By Susan Redden
Globe Staff Writer
CARTHAGE, Mo. —
The Boots Motel won’t reopen until Tuesday, but already visitors from several continents have signed the guest book.
Five rooms at the iconic Route 66 court will reopen in conjunction with a travel and tourism rally to mark the start of the summer tourist season. The new owners are making plans to take the building back to its origins, when the motel bragged about having “a radio in every room.”
Despite its popularity on Route 66 calendars and in guidebooks, the future of the Boots Motel has not looked positive in recent years. Carthage preservationists and Route 66 aficionados worried earlier when the site was being considered for new, commercial construction. Those concerns rekindled last year when a bank, after foreclosing on the property, offered it for sale. In fact, a local group formed to look into its purchase.
It was a relief, said Judy Goff, of Carthage, when sisters Deborah Harvey and Priscilla Bledsaw bought the property and announced plans to restore it.
Goff called the sisters’ plans “very significant to the community from an historic standpoint and an economic standpoint.”
“Lots of people from lots of different countries go through Carthage traveling Route 66,” said Goff, who is on the board of Carthage Historic Preservation and was a member of the committee that looked at buying the property.
Work on the property was still under way last week, and Harvey said the owners are pushing the opening a little bit to get the building ready to coincide with the travel rally.
The five rooms at the back of the property will be available, and all are booked for opening night. Bob Boots, son of original owner Arthur Boots, will be among the guests. The first-night room rate will be $2.50, the same as when the motel opened. After that, rates will be $66 for one-bed units and $71 — as in Highway 71 — for those with two beds. The rooms available include No. 10, where Clark Gable once stayed, Harvey said.
“We have a waiting list for that first night, and we have reservations all the way out to Maple Leaf,” she said, referring to the community’s October festival.
The rooms will have a radio but no television, and those who want ice will get it delivered from the front office. Wireless Internet will be available because it can supplied with no visible evidence of the amenity, said Harvey, who has a degree in historic preservation.
“We want people to be able to be immersed in the 1940s,” she said. “We’ll also have board games in the office they can borrow.”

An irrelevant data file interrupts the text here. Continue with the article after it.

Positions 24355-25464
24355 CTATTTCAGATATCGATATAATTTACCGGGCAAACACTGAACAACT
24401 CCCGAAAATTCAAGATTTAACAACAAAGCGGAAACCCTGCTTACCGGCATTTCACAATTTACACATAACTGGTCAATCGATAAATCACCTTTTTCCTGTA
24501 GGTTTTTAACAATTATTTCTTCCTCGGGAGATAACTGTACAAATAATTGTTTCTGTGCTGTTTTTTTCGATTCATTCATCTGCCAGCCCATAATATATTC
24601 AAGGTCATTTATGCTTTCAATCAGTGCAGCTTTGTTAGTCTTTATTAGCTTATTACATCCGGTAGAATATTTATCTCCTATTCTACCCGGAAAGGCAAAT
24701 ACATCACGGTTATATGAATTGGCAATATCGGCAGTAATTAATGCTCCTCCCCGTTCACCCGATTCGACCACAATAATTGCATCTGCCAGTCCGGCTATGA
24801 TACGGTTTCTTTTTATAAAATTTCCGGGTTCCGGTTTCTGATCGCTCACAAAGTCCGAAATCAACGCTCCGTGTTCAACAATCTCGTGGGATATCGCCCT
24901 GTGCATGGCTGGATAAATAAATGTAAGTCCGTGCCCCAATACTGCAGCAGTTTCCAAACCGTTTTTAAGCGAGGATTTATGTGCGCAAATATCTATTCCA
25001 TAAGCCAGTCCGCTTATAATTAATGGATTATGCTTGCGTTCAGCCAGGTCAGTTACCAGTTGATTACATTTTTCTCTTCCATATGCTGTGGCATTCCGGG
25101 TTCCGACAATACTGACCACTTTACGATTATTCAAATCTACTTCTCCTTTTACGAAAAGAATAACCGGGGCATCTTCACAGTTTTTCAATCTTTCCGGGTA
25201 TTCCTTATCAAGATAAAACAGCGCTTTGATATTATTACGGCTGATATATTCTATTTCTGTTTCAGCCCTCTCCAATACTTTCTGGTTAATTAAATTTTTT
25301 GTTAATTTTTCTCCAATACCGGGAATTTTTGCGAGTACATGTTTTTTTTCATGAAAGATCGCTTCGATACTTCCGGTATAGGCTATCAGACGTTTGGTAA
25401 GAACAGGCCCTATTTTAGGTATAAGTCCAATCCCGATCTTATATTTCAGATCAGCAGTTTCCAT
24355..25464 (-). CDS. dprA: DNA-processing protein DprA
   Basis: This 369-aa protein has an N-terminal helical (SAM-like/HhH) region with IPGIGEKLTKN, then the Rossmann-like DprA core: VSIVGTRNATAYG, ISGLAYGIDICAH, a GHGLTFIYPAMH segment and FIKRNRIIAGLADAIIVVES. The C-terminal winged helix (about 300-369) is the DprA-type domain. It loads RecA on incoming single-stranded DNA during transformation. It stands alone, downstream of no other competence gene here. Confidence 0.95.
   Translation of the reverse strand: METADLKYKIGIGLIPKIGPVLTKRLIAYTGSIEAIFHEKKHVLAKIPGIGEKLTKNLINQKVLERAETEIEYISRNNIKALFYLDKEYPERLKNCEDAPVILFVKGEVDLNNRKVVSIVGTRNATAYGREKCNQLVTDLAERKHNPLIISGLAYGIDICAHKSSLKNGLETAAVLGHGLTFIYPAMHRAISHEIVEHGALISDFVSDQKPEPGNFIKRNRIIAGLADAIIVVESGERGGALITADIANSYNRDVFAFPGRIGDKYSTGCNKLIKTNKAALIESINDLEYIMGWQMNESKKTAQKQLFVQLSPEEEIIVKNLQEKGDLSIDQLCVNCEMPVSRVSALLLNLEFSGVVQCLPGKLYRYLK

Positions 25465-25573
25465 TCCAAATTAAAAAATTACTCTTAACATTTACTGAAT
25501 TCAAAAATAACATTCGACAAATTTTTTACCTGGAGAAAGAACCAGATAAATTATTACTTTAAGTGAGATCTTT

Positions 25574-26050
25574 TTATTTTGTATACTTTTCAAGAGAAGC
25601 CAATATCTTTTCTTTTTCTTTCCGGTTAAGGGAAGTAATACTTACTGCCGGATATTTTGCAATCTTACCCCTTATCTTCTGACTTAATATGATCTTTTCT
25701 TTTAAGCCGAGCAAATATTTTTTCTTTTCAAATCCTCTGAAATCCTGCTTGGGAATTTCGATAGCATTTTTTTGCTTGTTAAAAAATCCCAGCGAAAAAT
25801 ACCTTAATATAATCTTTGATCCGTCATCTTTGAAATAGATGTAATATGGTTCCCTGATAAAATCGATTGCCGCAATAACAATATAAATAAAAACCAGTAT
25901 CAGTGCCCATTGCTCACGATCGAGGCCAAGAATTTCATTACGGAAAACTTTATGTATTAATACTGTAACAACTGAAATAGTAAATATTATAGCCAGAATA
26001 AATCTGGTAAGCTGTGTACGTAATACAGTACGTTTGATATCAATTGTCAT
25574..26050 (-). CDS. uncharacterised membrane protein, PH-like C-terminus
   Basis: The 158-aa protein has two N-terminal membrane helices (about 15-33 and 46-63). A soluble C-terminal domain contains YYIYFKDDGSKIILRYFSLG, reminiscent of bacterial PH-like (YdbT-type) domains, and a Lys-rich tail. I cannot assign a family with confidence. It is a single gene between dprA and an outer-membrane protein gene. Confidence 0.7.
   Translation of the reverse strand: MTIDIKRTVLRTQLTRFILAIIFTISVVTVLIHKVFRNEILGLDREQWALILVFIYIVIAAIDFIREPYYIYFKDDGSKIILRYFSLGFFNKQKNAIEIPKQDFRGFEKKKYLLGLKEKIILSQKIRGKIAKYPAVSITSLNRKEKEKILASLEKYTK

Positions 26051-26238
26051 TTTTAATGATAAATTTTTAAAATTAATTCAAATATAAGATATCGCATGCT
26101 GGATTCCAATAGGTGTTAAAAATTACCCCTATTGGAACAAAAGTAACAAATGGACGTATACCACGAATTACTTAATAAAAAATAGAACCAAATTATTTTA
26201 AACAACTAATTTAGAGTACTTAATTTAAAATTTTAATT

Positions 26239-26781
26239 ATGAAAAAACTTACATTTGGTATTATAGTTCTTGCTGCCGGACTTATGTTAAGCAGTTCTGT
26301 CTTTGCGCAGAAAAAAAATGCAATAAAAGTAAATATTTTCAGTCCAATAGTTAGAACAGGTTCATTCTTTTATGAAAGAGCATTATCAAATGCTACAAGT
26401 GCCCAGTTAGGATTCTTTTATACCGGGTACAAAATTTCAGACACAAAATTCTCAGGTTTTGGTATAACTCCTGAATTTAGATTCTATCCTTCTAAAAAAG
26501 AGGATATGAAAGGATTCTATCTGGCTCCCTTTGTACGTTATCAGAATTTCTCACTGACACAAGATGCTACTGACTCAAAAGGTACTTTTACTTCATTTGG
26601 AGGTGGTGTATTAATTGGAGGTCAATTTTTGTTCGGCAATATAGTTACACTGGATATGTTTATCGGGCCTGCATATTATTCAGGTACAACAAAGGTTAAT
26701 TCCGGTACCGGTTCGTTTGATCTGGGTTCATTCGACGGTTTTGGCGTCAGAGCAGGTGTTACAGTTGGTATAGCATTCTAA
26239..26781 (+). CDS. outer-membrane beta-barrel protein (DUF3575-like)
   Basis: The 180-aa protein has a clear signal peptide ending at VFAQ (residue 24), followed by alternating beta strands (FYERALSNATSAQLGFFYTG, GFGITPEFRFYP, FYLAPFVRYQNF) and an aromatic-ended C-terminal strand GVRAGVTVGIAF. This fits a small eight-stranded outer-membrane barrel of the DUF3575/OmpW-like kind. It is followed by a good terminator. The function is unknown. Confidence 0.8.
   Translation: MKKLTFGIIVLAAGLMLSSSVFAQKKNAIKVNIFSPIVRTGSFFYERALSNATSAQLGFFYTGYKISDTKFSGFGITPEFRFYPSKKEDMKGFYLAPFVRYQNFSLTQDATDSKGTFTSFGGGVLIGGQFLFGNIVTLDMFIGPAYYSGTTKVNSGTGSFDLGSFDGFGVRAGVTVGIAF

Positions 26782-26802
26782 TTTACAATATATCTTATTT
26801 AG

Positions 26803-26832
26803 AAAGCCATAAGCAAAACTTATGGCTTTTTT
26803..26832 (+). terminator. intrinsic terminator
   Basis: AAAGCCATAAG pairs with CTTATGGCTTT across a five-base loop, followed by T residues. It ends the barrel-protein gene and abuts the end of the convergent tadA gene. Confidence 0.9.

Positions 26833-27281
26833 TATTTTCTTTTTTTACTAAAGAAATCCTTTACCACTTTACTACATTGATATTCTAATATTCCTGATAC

‘Leap of faith’
Ron and Barb Hart have done much of the work to prepare the rooms, which now have white walls, shiny hardwood floors and beds with chenille spreads. The beds are new, but the built-in vanities have been refinished. Other furnishings are either from the building or from the 1940s and purchased locally.
The work has been a labor of love for Ron Hart, of Joplin, who is founder of the Route 66 Chamber of Commerce. He was among those who worried about the fate of the Boots and feared that it might be demolished.
“He called and offered to help, and we hired him,” Harvey said. “They’ve both done yeoman’s work.”
“They took a giant leap of faith buying it, as run-down as it was,” Ron Hart said. “Because people will be coming here to spend the night, they’ll be staying longer, seeing more of the community and spending more money.”
Wendi Douglas, executive director of the Carthage Convention and Visitors Bureau, agreed.
“I think it will have a significant impact,” she said “Route 66 is an international attraction, and people who may have never heard of the courthouse or the Civil War Museum might see them when they come here on Route 66. And the Boots has its own history as well.”
Hart, who calls himself a “roadie,” has traveled much of Route 66 and has produced cable television programs featuring parts of the Mother Road.
“When people want to see the real America, they take Route 66,” he said.
Renovations are being completed first on the part of the building that was constructed in 1947, then will move to the original structure, which was finished in 1939. The sisters also are applying for a grant from the National Park Service to help replace the gabled roof on the original building. The goal is to get the building listed on the National Register of Historic Places.
The travel rally is set for 9 a.m. Tuesday at the Boots Motel, Central and Garrison avenues. It will include a ribbon-cutting and a proclamation on the importance of tourism. Similar rallies will be held in about 75 U.S. cities that day.